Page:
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Aussie wool tallies EMI highs

Strong demand from China is the driving force behind the current good fortunes of one of Australia’s most iconic primary products - Merino wool.

The new year started off with a bang for Australian woolgrowers, with the market gathering momentum in the first selling weeks back after the Christmas recess despite large offerings and a relatively strong Australian dollar (AUD).

Fine wools (sub 19 micron) are experiencing a long overdue spike in price, increasing an impressive 50-90c in the first two weeks of the year.

The Eastern Market Indicator (EMI) closed at the end of the second week at 1434 cents, which many are calling record territory. Whilst the buzz around the market is certainly a great start the year, it is important to note that while in AUD terms last week’s EMI outdid the previous high of 1426c, in real terms these prices do not match those reached in 2011, when the AUD was around parity.

The demand continues to be dominated by China, who have for a number of years been purchasing nearly 80% of Australia’s clip, followed by India and Italy.

The dramatic flock reduction which started in 1990, saw Australia’s sheep population drop from 170 million head to a projected 71 million for June 2017. The downward trend for sheep numbers appears to have at least plateaued as this is a 1.4% increase from 2016. The plateau is attributed mainly to producers retaining ewes to start flock rebuilding on the back of generally more favourable seasonal conditions and good prices for both wool and sheepmeat.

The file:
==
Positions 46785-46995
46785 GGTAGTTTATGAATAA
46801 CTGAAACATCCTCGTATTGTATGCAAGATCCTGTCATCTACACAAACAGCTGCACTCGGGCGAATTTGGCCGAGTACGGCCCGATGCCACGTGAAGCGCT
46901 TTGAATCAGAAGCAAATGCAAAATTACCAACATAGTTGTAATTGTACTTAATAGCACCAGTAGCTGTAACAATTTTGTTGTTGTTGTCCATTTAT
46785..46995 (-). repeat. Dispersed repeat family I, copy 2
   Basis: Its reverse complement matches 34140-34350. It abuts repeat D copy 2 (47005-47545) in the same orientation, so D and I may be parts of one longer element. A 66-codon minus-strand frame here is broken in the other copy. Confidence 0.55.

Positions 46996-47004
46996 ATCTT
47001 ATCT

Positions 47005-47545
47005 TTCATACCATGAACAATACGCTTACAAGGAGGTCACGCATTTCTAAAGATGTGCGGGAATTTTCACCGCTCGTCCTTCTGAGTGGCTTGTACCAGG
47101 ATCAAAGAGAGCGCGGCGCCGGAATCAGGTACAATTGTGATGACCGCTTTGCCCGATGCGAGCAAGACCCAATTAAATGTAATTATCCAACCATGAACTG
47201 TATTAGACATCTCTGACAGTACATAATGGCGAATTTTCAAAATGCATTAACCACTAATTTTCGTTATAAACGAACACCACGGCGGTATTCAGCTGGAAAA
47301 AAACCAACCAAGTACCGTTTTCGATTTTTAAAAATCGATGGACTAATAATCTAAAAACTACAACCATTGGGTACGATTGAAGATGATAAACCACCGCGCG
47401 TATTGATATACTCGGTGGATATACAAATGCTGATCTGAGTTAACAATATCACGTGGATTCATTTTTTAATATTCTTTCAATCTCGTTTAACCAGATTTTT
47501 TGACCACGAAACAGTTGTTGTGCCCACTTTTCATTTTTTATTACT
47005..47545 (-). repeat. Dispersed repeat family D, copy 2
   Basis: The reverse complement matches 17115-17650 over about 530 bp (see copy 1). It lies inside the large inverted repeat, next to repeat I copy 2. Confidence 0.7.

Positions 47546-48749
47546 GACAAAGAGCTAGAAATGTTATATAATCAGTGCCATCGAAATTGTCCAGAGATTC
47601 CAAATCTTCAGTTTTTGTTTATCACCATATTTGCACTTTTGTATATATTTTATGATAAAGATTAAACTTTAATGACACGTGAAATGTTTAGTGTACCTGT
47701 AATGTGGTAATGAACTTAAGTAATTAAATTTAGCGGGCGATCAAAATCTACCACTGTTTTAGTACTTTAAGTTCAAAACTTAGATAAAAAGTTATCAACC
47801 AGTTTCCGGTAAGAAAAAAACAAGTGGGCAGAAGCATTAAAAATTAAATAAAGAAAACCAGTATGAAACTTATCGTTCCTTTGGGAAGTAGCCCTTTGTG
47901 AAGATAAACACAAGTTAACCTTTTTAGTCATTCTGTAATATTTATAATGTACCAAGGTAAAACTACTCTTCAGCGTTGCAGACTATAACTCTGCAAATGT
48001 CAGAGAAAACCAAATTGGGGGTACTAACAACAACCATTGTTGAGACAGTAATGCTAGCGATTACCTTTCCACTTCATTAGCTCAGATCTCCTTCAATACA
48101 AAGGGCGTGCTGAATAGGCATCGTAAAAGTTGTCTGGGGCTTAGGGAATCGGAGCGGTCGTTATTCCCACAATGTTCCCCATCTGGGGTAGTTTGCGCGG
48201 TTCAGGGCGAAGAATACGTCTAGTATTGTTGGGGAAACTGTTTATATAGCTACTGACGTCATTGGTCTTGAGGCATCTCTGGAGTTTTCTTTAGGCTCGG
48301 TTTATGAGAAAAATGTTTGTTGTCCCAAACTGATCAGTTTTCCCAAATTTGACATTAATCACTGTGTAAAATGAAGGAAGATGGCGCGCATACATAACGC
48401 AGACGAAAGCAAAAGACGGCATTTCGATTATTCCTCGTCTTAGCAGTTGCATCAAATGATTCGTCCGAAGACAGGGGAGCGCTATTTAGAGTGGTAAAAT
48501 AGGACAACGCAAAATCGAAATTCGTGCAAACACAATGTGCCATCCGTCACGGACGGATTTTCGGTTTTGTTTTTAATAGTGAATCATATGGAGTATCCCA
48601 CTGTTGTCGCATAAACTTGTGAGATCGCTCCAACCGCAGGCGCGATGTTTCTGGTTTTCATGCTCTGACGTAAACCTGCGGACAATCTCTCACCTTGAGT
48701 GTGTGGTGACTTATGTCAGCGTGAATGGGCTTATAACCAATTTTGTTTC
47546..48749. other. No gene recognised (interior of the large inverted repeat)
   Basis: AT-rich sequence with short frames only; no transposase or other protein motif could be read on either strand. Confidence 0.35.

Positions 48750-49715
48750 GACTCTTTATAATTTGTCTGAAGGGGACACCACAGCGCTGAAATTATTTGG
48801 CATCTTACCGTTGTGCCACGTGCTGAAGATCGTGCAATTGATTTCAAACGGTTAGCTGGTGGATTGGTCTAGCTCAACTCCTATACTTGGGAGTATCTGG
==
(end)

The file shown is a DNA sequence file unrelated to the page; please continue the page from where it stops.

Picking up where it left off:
The Australian Wool Production Forecasting Committee forecasts that shorn wool production will reach 332 mkg in 2026/17, which is a predicted 2.2% increase from the previous year.

The current level of optimism being felt by woolgrowers across the country hasn’t been experienced for a very long time … it is a great way to start the new year.
Jo Hall, CEO of WoolProducers Australia

Some industry analysts are now saying that supply and demand are around equilibrium, with demand being marginally stronger, which is a favourable environment for any woolgrower to find themselves in.

Nonetheless, the one constant of the Australian wool market is its volatility, and while the first sale day of this week has seen a 21c drop in the EMI, there is a lot of optimism being felt by woolgrowers across the country which hasn’t been experienced for a very long time, which is a great way to start the new year.

Jo Hall is the CEO of WoolProducers Australia - jhall@woolproducers.com.au

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